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MIXTAPE: Growing Up Hardly Strictly with ISMAY

Feb 26, 2024

MIXTAPE: Growing Up Hardly Strictly with ISMAY

I consider myself to be amongst the luckiest of music lovers. Growing up, I saw some of the most incredible roots artists from backstage while holding my Jack Russell terrier and playing with my cousins. When I was 8 years old, my grandfather Warren started a free bluegrass festival in San Francisco called Hardly Strictly Bluegrass. These artists shaped me since they were the first ones I watched perform, but the connection went on to become even deeper. When my grandfather passed away in 2011 I started performing music, and the larger community of Hardly Strictly was where I found my encouragers and mentors.

This is a compilation of the artists who I heard from and listened to as a child, and those whose songs I learned when I first became a musician. – ISMAY (AKA Avery Hellman)

“Dark Turn of Mind” – Gillian Welch

Just after high school I spent time working on some small homesteads with a farm labor trade for room and board. This was the same time that The Harrow & the Harvest by Gillian Welch came out – a literary masterpiece. Every time I listen to this record it reminds me of those homesteads and my borrowed car with a faulty battery. It brings me back to the day I arrived late to a new farm in West Virginia while my roommate was still sleeping and how odd it felt to be in a house with a stranger. I got up in the morning to make sourdough toast with an egg wondering what that person who was asleep in the loft of that ’80s wood cabin would think of me.

“Concrete And Barbed Wire” – Lucinda Williams

In the ’90s I was fortunate that my mom had great music taste. She took us around in a magenta suburban car and played Lucinda Williams. She said us kids used to sing along with silly accents to the words “concrete and barbed wire.” It took me another 20 years to fully appreciate Lucinda Williams and the masterful lyricist she is. Over the last four years, I’ve been working on a documentary about her, and it’s been so rewarding, because Lucinda’s music is the kind that gets better the more you know it.

“Dallas” – The Flatlanders

My grandfather was not a professional musician for most of his life, but in the final years he played in a bluegrass band with his friend Jimmie Dale Gilmore. What a kind man Jimmie is, with a voice that reminds me of a dove fluttering away. Because of this relationship he had with my grandfather, I heard about this record Jimmie made with his band The Flatlanders that was lost for 40 years. It was raw and made me feel like I was under a tin roof in Texas. It’s said that this tape helped mark the birth of alt-country.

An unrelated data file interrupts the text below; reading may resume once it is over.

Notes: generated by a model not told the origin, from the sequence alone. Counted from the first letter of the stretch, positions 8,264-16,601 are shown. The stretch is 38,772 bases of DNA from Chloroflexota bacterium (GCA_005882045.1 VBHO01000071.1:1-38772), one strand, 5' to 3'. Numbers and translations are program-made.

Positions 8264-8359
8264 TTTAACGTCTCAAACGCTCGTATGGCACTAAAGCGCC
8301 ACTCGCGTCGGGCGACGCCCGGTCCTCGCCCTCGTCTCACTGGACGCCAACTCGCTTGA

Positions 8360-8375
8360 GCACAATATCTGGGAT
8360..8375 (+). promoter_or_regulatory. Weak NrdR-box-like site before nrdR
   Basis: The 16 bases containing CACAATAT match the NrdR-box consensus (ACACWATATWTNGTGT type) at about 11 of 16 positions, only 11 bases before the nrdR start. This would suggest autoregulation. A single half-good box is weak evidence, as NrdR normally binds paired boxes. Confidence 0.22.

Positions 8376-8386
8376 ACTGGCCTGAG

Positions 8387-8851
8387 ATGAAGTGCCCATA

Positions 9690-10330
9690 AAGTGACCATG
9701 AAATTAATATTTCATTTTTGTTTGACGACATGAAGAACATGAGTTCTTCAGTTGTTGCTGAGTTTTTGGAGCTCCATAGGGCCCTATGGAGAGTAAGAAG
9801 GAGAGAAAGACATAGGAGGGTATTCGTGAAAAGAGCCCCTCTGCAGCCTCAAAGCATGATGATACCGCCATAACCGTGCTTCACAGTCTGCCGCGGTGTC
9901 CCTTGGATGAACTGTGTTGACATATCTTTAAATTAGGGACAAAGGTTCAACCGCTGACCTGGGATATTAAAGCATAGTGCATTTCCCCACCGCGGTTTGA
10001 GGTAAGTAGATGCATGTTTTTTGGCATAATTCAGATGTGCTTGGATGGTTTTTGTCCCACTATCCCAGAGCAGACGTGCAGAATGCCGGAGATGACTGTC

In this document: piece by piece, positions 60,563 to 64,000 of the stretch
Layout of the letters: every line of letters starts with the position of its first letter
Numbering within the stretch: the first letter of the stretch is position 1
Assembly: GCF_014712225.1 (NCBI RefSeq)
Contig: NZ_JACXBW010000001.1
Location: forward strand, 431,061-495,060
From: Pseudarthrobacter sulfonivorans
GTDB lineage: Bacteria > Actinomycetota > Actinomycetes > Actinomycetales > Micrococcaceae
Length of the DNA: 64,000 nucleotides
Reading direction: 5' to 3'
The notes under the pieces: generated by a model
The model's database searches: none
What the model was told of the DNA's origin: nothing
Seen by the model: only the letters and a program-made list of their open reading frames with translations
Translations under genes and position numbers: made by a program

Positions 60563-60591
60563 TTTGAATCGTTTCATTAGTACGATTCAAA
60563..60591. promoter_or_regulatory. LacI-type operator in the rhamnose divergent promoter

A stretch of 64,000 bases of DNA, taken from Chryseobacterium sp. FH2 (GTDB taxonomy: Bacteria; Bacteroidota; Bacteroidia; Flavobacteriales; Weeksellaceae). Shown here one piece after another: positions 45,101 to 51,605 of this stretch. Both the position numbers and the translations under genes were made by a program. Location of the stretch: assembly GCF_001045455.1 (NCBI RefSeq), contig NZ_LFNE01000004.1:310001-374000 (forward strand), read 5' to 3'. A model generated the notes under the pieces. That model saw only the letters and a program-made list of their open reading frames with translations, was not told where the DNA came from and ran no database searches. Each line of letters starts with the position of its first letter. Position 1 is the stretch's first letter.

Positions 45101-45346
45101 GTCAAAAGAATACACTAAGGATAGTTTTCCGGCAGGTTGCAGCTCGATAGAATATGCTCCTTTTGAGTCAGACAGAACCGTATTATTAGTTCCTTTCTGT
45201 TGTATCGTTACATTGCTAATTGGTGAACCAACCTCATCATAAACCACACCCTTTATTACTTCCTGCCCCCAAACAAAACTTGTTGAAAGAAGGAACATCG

“The Times They Are A-Changin'” – Odetta

A few years ago I was asked to perform at an event that compared and contrasted Bob Dylan and Leonard Cohen. I’m more of a Cohen person, so I had more trouble finding a Dylan song that felt like it would fit my feel. That was when I came upon this remarkable Odetta cover and I was inspired. She changed the whole feel of the song to make it her own. In 2008, she performed at Hardly Strictly Bluegrass just two months before she passed away, it was one of the final times she ever performed.

“St. James Hospital” – Doc Watson

I know that most people know Doc for his flatpicking, but I’ve always been much more drawn to the fingerpicking style of guitar in general. “St. James Hospital” feels like a fascinating departure from the more well known Doc Watson performances, and I love hearing him playing in a less linear fashion. This shows he can do it all. In the music that I’ve recorded I sometimes feel a bit out-of-the-norm and nowhere-to-belong, but this song feels similar to one I recorded called “A Song in Praise of Sonoma Mountain.” Hearing “St. James Hospital” makes me feel less out-on-a-limb in roots music.

“Permanent” – Kenneth Pattengale & Joey Ryan (The Milk Carton Kids)

As I started playing music I found this record by The Milk Carton Kids before they had that name, and played under Kenneth Pattengale & Joey Ryan. Listening to this song now, it is still unreal that it was all recorded live at a concert. It was deeply inspiring to see artists like Gillian Welch and Dave Rawlings generating a new live sound that was somehow very modern and yet felt like a continuation of original folk music. As if the ’80s and ’90s had never happened! What a gift. Then, seeing The Milk Carton Kids take that torch and carry it on was so exciting for me as a 19 year old.

“Boulder to Birmingham” – Emmylou Harris